Hangulization Auxiliary Alphabet


(한국어판: 한글 표기 보조 기호)

 

The Hangulization Auxiliary Alphabet (HAA, 한글 표기 보조 기호) is a set of symbols for rendering the intermediate stage of a non-Korean word as it is adapted for representation in the Korean alphabet, hangul.

 

The Hangulization Auxiliary Alphabet was created especially for this project; you won't find it anywhere else. It was developed in order to enable those who don't read the Korean alphabet but are familiar with the Roman alphabet to check how foreign names and terms are transcribed in hangul.

 

There are a set of rules and guidelines for transcribing foreign names and terms into hangul, the Korean alphabet, a process I call hangulization in analogy with romanization and cyrillicization. In many cases, however, it is impossible to apply these rules from the spelling of the foreign words alone. One has to have a pretty good idea of the original pronunciation of the word. It would be great if someone who knew the original pronunciation could check the hangulized spelling for mistakes. However, this would be difficult for someone who doesn't read hangul.

 

One could provide the romanization of the hangul spelling for the person to check, but this by itself would lead to a lot of confusion. This is because angulization sometimes maps several foreign sounds to a single symbol and attaches epenthetic vowels to consonant clusters that are not found in Korean. It would be too much to expect someone not familiar with Korean to recognize that '피시(pisi)' and '스트라이크(seuteuraikeu)' are indeed the correct transcriptions of the English words 'fish' and 'strike'.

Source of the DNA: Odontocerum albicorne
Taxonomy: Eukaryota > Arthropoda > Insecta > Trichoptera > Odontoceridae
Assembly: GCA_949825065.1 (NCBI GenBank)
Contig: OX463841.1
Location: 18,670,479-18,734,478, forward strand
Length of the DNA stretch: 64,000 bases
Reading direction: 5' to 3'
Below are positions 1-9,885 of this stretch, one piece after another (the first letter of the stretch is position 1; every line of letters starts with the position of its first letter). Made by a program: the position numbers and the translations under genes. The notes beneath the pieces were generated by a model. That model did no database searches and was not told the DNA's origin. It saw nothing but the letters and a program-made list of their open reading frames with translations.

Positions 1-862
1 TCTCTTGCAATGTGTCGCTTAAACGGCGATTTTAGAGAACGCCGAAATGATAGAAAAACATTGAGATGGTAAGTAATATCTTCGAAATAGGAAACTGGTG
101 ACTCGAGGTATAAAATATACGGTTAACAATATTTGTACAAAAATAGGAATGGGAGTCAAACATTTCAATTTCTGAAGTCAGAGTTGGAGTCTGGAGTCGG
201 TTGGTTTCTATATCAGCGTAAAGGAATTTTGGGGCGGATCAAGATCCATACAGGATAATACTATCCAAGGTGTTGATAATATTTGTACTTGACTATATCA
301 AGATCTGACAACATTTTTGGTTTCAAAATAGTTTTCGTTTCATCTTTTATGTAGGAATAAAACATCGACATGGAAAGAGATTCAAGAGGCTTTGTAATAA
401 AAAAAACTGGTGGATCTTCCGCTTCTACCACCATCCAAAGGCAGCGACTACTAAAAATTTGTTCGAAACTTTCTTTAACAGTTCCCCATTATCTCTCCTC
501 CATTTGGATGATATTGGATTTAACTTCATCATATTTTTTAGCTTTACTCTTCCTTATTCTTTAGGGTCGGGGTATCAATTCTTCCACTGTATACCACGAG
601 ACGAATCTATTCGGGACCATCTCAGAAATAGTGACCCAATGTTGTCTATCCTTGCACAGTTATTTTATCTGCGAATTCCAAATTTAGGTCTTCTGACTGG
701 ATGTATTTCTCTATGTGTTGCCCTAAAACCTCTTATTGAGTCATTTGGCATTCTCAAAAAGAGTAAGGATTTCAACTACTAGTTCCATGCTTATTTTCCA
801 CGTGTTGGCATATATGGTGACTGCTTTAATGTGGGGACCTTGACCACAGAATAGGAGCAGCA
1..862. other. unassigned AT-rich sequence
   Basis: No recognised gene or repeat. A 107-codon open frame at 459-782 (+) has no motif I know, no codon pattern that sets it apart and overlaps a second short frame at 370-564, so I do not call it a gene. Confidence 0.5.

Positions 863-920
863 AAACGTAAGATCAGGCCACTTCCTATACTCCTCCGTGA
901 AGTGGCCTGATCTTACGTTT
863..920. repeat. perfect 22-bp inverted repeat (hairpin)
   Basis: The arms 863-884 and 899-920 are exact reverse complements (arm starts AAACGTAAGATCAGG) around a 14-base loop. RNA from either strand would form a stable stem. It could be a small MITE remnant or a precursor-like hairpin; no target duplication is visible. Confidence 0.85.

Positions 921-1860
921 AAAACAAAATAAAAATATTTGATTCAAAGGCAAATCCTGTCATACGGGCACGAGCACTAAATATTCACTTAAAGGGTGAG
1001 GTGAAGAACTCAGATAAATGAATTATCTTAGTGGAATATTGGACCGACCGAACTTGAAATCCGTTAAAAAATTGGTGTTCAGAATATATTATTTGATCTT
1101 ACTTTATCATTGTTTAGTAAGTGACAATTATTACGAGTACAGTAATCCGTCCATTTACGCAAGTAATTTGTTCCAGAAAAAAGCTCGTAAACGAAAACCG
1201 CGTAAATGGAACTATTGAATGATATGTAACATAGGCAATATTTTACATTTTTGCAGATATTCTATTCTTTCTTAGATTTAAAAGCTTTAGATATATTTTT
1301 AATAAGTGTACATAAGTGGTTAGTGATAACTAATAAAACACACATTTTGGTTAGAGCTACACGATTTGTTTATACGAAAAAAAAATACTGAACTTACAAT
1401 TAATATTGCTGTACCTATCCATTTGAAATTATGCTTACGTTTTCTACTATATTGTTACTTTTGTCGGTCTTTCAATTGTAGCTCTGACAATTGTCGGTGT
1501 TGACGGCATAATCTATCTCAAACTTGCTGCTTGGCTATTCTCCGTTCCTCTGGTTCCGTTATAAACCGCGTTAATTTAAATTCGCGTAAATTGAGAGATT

A better way might be for the person who knows the original pronunciation to write down the pronunciation. However, this can be unsystematic, as not everyone is familiar with the International Phonetic Alphabet. Furthermore, the original pronunciation does not have to be known in full detail for the purpose of hangulization. It is not necessary, for example, to know which syllable is stressed or what tones are used, or if the 'r' sound in the pronunciation is a rolled r, a flapped r, or a gutteral r.

 

The solution I propose is a transcription using the Hangulization Auxiliary Alphabet, a set of symbols that are varied enough to give a good idea of the original pronunciation. They will be able to show the intermediate stage in the adaptation of the original pronunciation into Korean phonology. For instance, 'fish' and 'strike' will be transcribed /fiš/ and /straik/ which will be more recognizable as the original pronunciation.

 

It is very important to recognize that a Hangulization Auxiliary Alphabet transcription is not a pronunciation guide, at least not for the original language. It shows the pronunciation that is halfway adapted to Korean phonology.

 

Symbols of the Hangulization Auxiliary Alphabet

The Hangulization Auxiliary Alphabet consists of a number of consonant and vowel symbols that can approximate the sounds of the world's different languages.

Consonants and semivowels

b, č, ç, d, dz, ð, f, g, h, j, k, l, m, n, ŋ, p, r, s, š, t, ts, þ, v, w, y, z, ž

Vowels

a, e, i, o, u, æ, ə, ö, ü, ɯ

Other symbols

' (apostrophe),  ̚ (upper-right corner symbol)

 

To minimize ambiguity, single sounds are represented by single symbols where possible. However, /dz/ and /ts/ are used to indicate single sounds. When they are meant to represent two sounds as in 'sad zebra', and 'wet sand', one can write /d.z/ and /t.s/ to separate the symbols.

 

Explanation of the symbols

All examples are given in English except where indicated. Note that the same symbol can represent a range of different sounds, as potentially the sounds of all the world's languages are represented by a limited number of symbols. There is considerable variation with vowels in particular depending on the language being transcribed.

 

Guide to using the Hangulization Auxiliary Alphabet to transcribe different languages

There are different rules of hangulization for different languages; here is a simplified overview.